Practical Thread Magic

When I come to teach to a group, there's always a frantic rush of questions and concerns. I don't play with the same toys other quilters do. Though I talk about that at length in class, I thought it would be helpful to have that information available in a blog. So here we're going to discuss the nuts and bolts of the kind of thread work I love and teach. We'll discuss products, choices, threads, fabrics, tools, stabilizers and all the things that make my work work for me, and will help your work work for you.

If you have an upcoming class with me, you should know I bring almost all of the things I use for your needs. If you want to try something you've got, absolutely bring it. But if you're having trouble finding it, please don't stress. I'll have it there for you.

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Ellen Anne Eddy
Author of Thread Magic: The Enchanted World of Ellen Anne Eddy Fiber artist, author and teacher
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Would You Like To Have A Class With Ellen?

Ellen would be delighted to have a class with you or your group! You can check out her classes at She also offers independent studio time in her studio in Indiana. Talk to Ellen about classes at 219-921-0885, or contact her scheduler Melida at 405-735-3703 .to set a date
Saturday, November 26, 2011

To Kit or Not to Kit: A Teacher's Dilemma

The decisions we make as artists are so different than the decisions we make as teachers.
I came out in the seventies with a primary degree, ready to teach first grade. 
It was after several breathtakingly bad years substituting  when I finally got a job, only to find I was really bad at crowd control. It doesn't help when you're personally leading the riot.

But your life finds a way.  I worked in a fabric store and quilted insanely, until someone asked, "Could you teach a  class on that?"
Well, when teaching adults, it's ok to be leading the riot. It's kind of what they hired you for. They want excitement and new ideas and that roller coaster feeling of a whole new stash of toys they've never tried before. I'm exactly where I should be.
But the decisions I make about class are almost in opposition to decisions about the studio.
When it comes to materials, I believe that more is more. More colors please. More resources. More options. Certainly more choices. So when I've taught, I want that for students too. So how much and what do you pack? I used to bring whole bolts of stabilizers, fusibles and piles of books for design.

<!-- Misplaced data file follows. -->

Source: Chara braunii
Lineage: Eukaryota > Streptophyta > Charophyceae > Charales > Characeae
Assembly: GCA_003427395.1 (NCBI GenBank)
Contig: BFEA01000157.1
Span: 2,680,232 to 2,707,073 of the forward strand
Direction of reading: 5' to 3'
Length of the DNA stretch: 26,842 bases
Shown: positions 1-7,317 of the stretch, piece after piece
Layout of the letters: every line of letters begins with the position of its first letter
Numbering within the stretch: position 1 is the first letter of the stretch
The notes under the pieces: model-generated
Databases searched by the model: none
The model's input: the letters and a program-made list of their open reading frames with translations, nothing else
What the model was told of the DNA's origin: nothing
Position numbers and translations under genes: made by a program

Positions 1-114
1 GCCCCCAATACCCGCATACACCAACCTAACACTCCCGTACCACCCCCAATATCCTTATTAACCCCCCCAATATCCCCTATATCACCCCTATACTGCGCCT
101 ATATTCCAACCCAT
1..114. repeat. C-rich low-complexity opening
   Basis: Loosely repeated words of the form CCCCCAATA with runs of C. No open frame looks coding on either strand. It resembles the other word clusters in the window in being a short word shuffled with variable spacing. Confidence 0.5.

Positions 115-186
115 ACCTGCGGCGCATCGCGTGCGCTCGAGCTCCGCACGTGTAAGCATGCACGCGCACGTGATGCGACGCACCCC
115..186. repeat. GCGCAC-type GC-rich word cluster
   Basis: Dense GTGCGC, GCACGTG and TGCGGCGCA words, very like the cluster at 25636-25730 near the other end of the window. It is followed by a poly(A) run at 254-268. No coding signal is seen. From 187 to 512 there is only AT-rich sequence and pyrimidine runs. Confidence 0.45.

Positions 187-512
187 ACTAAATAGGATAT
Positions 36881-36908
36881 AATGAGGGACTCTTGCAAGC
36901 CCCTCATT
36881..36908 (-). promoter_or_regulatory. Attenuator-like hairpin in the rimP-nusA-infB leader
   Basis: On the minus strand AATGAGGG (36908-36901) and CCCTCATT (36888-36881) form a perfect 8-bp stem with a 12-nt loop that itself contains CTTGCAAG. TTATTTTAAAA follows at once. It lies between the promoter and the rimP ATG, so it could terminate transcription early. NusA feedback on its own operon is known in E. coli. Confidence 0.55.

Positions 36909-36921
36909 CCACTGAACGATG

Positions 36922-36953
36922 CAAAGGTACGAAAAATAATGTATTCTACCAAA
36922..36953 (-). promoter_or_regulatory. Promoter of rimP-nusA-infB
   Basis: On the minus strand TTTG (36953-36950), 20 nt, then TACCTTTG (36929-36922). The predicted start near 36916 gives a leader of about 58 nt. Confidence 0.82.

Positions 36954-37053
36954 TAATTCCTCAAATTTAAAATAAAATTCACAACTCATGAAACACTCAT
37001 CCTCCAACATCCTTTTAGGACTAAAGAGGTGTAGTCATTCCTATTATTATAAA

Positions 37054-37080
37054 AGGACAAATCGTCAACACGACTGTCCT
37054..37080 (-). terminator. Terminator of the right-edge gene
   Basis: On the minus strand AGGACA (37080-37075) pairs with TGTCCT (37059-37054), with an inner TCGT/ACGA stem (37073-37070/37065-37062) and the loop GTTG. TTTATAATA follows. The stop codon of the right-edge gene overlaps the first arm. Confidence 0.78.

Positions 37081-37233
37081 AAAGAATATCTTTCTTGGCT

Strangely enough, it comes down to weight. The new luggage fees have changed that world and I have to think like a teacher, not like an artist. It's very strange to pack what I'm sure you'll need. And to leave the things that you might want back at the studio.

So I am proud/sad/confused/and conflicted to announce for the first time in my life I'm kitting classes. I'm still bringing fabulous fabrics I personally dye, hand-dyed threads you can't get anywhere else, hand-dyed cheesecloth and a collection of the most beautiful commercial threads I can find. But I'm kitting up the stabilizers/fusibles/and patterns to make your life easier the day before class. I'm also producing small classroom books for project classes that cover the material, give you pattern, how to illustrations, tips, sources and gallery photos all in one one pretty little booklet. Simplification really is a math project.

This is my first year to do that.You as students and fellow artists will have to let me know how that works for you.

The downside is that you can't always be sure what that kit will cost. Your group will ask me for a cost for that perhaps a year before class, usually when they book the class. Prices can raise dramatically in a year, and I've usually sliced it down to give students the best break I can. So if shipping or the price  spikes, I have no choice but to adjust the kit fee. What I've told students is that if the extra means you eat peanut butter for a week, I'll offer you a dispensation. I can absorb the extra for one or two, but for twenty it becomes a problem.
Like all works in process, I'm trying to figure this out. So as students and artist, what do you prefer? Do you want to strictly find and bring your own supplies? Do you prefer a kit? and can you handle a small price adjustment if it's needed?
This little dragonfly was started in my Dragonfly Sky class, a class built and streamlined with kits, a set pattern, and a booklet to help people on their way. 
The booklet is available separately at
Dragonfly Sky
or at Amazon 
If you order from Ellen you get your book personally signed.
Or you can ask your guild to bring Ellen to teach you to make your own dragonfly sky. Ellen's  Teaching information 


Essential Embroidery Stitches

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